Essentially, Sofia has a similar vision to Kiruba, but added her own take on the matter. At PharmAssistant there is an Individual Growth Plan, where each member of the team is asked to think about what the vision for their career path and personal development is. Sofia also believes that “in order to like what you’re doing, you have to feel challenged and motivated”. 

 

Miguel Ribeiro, from Zomato, presented us with another perspective on this question and provided a slightly different opinion:

I value expertise and “culture fit” over trades and CV. I look for people with same DNA: Zomato Culture Fit.” – The experts are always in danger if there is no culture fit.

 The cost of an extra person can be a crucial increase to burn rate, often being what stands between a startup lasting less than a month.

Our final interviewee was Ricardo Ribeiro, from WalletSaver. Ricardo is the youngest among our guests on this post, but is also one of the most promising Portuguese entrepreneurs. He was an integral part of the team that helped Uniplaces get underway, and then set sail to Italy to embrace a new challenge: WalletSaver. Ricardo believes that: “The single most important thing when starting a startup is the team. You can have a brilliant idea, an amazing and ambitious vision, but if you cannot execute it, you’ll get nowhere.”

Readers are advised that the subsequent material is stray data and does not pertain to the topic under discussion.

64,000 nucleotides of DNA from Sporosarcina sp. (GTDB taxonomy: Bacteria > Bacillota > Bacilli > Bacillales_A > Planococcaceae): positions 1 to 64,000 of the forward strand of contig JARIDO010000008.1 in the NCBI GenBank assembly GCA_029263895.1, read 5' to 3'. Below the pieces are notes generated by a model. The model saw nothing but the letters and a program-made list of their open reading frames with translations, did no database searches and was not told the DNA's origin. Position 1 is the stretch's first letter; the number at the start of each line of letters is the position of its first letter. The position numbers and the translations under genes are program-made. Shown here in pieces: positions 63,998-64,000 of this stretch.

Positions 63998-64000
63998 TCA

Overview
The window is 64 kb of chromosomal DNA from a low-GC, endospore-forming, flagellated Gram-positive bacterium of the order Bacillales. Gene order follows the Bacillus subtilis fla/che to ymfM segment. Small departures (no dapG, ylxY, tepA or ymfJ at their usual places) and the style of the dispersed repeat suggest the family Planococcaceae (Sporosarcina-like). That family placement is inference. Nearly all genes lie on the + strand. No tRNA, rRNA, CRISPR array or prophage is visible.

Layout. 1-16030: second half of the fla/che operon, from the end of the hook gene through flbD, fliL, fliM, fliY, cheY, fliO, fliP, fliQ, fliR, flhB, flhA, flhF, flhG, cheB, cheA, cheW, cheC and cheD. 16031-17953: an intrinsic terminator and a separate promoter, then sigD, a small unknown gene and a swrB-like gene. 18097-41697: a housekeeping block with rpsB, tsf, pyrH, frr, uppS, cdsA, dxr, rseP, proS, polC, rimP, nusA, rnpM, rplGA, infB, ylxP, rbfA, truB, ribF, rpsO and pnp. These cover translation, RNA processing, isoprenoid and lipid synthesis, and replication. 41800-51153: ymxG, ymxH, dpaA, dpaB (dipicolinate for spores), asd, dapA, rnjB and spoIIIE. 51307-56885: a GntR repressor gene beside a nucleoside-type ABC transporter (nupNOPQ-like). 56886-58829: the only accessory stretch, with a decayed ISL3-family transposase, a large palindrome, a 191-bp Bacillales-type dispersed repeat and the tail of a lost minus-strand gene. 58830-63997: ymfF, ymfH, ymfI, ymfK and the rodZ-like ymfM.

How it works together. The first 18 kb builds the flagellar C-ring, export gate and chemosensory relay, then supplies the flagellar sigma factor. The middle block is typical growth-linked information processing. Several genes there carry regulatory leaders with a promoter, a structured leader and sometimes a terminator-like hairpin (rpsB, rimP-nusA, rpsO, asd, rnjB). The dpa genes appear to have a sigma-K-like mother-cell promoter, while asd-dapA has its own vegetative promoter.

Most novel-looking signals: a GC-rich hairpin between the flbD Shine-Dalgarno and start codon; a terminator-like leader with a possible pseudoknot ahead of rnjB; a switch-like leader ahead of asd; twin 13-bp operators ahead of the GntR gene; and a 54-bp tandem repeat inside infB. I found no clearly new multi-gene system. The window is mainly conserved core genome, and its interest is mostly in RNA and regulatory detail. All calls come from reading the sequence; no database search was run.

As soon as we approached Ricardo with our questions, he immediately quipped skeptically that at an early stage, a company should only recruit if there is an absolute need for an extra person aboard:

If founders don’t have an enormous need to hire someone (obviously because they cannot perform everything by themselves), then they should aim to achieve all goals with resources presently available to them. The cost of an extra person can be a crucial increase to burn rate, often being what stands between a startup lasting less than a month, or firmly establishing itself.

the first hires, these are the ones who will set the tone and culture of the startup.

All things considered, he explains his vision regarding the importance of a startup’s first hirings, and the tone such picks set for the entire company: